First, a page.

On the same day, March 18, 1977, about 8 a. m., the Agents moved on to the apartment at 2268 West 20th Street, Los Angeles, again armed with arrest warrants, looking for those under indictment, particularly Phillips and one Wagner. These premises were a known gathering place or haunt of the conspirators. The D.E.A. established this information through previous observations over more than a year. This property had also been under surveillance during the execution of search warrants prior to the return of the indictment. Telephone toll records, too, confirmed the use of the 20th Street apartment by the conspirators.

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When the Agents reached this apartment, they sought entrance by rapping on the door, announcing their official capacity and stating their desire to enter. There was no response. Agents placed at the rear of the apartment heard a noise coming from the second floor. Whereupon they looked around for anyone who might be in sight. These efforts failing, they forced their way through the back door, all the while assuring that no one left the house.


The noise from the second floor, the Agents later discovered, was from a radio. No one was found in the apartment, and no search was made for evidence. While looking for people in the apartment, however, one of the Agents saw a telephone address book lying in clear view on a television stand. He opened it and took it away with him, in the belief it might have some evidential value.


At trial, the court denied defendants' motion for suppression of this book as evidence. This is made a foremost point on appeal. We think that the trial judge was sound in his ruling.


Contrary to appellants' arguments, we hold that although not carrying a search warrant, the Agents were entitled to force their way into the apartment. As heretofore noted, the premises provided a regular rendezvous for the defendants to use in furtherance of their unlawful activities. The Agents sensed and were persuaded that someone was within but deliberately declining to answer the calls and knocking of the officers, because he or she was a member of the suspected "family" of offenders. Emanation of a noise from the second floor strengthened their conviction of the presence of someone in the apartment. The Agents were knowledgeable in the ways and wiles of narcotics violators.


With this predicate of facts, the Agents were entitled to obtain entry, especially when armed with arrest warrants, despite the absence of a search warrant.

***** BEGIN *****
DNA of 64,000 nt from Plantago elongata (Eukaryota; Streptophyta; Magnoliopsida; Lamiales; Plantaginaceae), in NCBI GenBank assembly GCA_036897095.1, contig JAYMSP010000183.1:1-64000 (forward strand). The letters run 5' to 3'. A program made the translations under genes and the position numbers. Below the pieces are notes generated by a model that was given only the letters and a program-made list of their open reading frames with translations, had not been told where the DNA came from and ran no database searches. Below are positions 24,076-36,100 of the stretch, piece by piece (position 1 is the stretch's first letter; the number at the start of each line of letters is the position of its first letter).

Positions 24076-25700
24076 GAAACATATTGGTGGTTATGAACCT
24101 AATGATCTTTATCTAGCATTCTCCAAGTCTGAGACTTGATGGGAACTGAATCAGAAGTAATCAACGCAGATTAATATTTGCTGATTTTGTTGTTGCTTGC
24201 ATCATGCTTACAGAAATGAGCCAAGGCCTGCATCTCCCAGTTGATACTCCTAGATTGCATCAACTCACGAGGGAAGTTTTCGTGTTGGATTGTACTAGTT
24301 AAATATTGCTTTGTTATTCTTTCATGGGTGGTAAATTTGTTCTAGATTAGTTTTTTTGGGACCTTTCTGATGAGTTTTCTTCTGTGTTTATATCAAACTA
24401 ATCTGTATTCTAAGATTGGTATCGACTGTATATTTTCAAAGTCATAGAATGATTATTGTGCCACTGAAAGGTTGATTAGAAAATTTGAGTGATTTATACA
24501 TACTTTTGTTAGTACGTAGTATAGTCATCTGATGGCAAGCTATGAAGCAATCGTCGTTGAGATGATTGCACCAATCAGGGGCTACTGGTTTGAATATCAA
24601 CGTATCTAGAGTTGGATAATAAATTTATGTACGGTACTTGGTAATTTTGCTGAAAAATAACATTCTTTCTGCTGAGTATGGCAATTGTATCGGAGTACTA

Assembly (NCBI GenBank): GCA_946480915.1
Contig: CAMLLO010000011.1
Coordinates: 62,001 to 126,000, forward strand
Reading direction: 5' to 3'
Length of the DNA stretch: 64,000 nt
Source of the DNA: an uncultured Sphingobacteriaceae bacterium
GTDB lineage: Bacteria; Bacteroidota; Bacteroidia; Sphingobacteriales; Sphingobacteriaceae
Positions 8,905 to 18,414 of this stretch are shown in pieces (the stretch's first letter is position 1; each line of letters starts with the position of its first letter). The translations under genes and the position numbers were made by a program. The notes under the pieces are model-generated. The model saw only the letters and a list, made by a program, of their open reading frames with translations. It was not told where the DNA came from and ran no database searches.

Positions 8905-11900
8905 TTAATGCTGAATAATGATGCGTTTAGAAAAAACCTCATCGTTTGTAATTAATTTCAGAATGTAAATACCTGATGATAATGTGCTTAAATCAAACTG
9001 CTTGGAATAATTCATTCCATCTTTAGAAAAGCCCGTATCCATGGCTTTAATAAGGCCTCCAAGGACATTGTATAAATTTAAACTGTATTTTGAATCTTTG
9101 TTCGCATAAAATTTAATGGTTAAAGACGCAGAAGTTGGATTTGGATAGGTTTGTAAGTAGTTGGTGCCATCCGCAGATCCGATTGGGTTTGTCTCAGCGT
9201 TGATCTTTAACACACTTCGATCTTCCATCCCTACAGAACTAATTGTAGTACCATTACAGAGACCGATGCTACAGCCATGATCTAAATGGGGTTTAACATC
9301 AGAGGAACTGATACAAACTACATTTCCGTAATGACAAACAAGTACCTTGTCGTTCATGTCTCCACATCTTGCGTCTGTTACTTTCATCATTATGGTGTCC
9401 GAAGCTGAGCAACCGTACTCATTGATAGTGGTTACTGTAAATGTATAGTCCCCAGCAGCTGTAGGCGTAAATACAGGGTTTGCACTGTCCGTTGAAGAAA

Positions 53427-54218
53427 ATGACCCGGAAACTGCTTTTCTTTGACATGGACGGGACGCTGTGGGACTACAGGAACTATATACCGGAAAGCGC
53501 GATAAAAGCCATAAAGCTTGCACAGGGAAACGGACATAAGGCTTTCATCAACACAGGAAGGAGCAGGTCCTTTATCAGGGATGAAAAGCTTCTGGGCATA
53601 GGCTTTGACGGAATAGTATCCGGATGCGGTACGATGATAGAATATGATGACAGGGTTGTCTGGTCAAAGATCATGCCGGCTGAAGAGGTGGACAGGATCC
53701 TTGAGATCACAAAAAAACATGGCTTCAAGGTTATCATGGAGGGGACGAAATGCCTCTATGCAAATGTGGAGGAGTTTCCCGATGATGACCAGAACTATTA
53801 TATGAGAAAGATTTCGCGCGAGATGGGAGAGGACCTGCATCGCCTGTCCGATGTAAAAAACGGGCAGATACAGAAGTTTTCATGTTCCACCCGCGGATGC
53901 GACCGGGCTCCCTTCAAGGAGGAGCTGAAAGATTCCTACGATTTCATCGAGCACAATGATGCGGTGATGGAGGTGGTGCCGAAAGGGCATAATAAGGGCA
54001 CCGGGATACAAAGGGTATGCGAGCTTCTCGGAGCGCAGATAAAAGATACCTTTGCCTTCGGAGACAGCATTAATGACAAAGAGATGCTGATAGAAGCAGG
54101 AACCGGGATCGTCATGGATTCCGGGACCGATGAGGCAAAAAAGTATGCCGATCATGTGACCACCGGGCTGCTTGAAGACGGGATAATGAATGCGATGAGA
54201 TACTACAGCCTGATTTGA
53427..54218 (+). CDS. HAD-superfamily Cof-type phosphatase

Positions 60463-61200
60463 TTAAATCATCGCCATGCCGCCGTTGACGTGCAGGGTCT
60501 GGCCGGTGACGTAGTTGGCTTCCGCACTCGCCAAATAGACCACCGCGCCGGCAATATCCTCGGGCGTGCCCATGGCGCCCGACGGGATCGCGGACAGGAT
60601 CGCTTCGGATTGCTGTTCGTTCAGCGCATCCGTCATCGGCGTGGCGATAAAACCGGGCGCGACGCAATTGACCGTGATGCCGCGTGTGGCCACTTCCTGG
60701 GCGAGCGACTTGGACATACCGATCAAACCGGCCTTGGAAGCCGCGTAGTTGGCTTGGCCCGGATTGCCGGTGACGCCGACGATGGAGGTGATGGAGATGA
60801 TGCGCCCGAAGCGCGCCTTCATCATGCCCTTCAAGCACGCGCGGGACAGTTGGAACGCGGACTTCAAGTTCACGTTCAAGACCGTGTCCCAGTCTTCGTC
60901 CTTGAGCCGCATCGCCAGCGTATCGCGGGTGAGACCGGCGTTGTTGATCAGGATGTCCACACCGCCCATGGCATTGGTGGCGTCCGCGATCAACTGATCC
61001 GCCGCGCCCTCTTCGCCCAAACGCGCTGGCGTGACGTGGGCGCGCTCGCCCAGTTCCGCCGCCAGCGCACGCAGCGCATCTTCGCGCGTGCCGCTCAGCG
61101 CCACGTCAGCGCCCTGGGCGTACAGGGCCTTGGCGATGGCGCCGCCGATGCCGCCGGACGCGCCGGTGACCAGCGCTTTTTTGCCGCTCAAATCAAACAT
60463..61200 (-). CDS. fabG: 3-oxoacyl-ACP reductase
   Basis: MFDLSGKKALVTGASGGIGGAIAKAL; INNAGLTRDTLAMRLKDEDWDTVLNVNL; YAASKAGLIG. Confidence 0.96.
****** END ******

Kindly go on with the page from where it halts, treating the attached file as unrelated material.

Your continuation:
While not identical with the situation at hand, clear precedent for this proposition is found in Rodriguez v. Jones, 473 F.2d 599, 606 (5th Cir.), Cert. denied, 412 U.S. 953, 93 S.Ct. 3023, 37 L.Ed.2d 1007 (1973). On the point the Court said:Force may be used to enter a dwelling . . . and although the person sought is not in the dwelling the actor is privileged to use force if he Reasonably believes him to be there and enters in the exercise of a privilege to make a criminal arrest under a valid warrant. (Accent added.)


As reinforcing this thesis, the Fifth Circuit cites, Inter alia, Restatement (Second) of Torts. This commentary provides the following:


§ 204. Entry to Arrest for Criminal Offense


The privilege to make an arrest for a criminal offense carries with it the privilege to enter land in the possession of another for the purpose of making such an arrest, if the person sought to be arrested is on the land or If the actor reasonably believes him to be there. (Citation omitted.)


§ 206. Forcible Entry of Dwelling to Arrest, Recapture, Prevent Crime, and Related Situations.


(2) Although the person sought is not in the dwelling, the actor is privileged to use force as stated in subsection (1) If he reasonably believes him to be there, and enters in the exercise of a privilege


(a) to make a criminal arrest under a warrant valid or fair on its face . . . . (Citations omitted and accents added.)


In the Appendix, Reporter's Notes § 206, comment G at 225, are these additions:


American decisions, however, recognize that there is such a privilege in an officer armed with a warrant who seeks to make a criminal arrest, and who Reasonably believes that the person sought is in the dwelling. . . .


A privilege to enter the dwelling of the person sought to be arrested Upon reasonable belief that he is there is generally upheld. . . . (Citations omitted and accents added.)


Surely the instant conduct of the Agents was within these permissive bounds.


In our judgment the Agents were lawfully within the apartment, thus endowing them with the limited right of seizure exercised in the taking of the book. As stated in Harris v. United States, 390 U.S. 234, 236, 88 S.Ct. 992, 993, 19 L.Ed.2d 1067 (1968):


It has long been settled that objects falling in the plain view of an officer who has a right to be in the position to have that view are subject to seizure and may be introduced in evidence. (Citations omitted.)


The District Court's denial of suppression of the book at trial was clearly correct. It is posited in Coolidge v. New Hampshire, 403 U.S. at 465, 467, 91 S.Ct. at 2037, 2039, in this way:


Where the initial intrusion that brings the police within plain view of such an article is supported, not by a warrant, but By one of the recognized exceptions to the warrant requirement, the seizure is also legitimate.


The "plain view" doctrine is not in conflict with the first objective because plain view does not occur until a search is in progress. In each case, this initial intrusion is justified by a warrant or By an exception such as "hot pursuit" or search incident to a lawful arrest, or by an Extraneous valid reason for the officer's presence. (Accent added.)


In any event, the evidence of the appellants' guilt of the conspiracy is overwhelming. Mindful of the admonition noted in Harrington v. California, 395 U.S. 250, 254, 89 S.Ct. 1726, 23 L.Ed.2d 284 (1969) not to attach too much weight to "overwhelming evidence" of guilt, we hold that appellants' "substantial rights" were not abridged. Any error which may have occurred in admitting the seized book was "harmless beyond a reasonable doubt." Chapman v. California, 386 U.S. 18, 23-24, 87 S.Ct. 824, 17 L.Ed.2d 705 (1967); Fed.R.Evid. 103(a).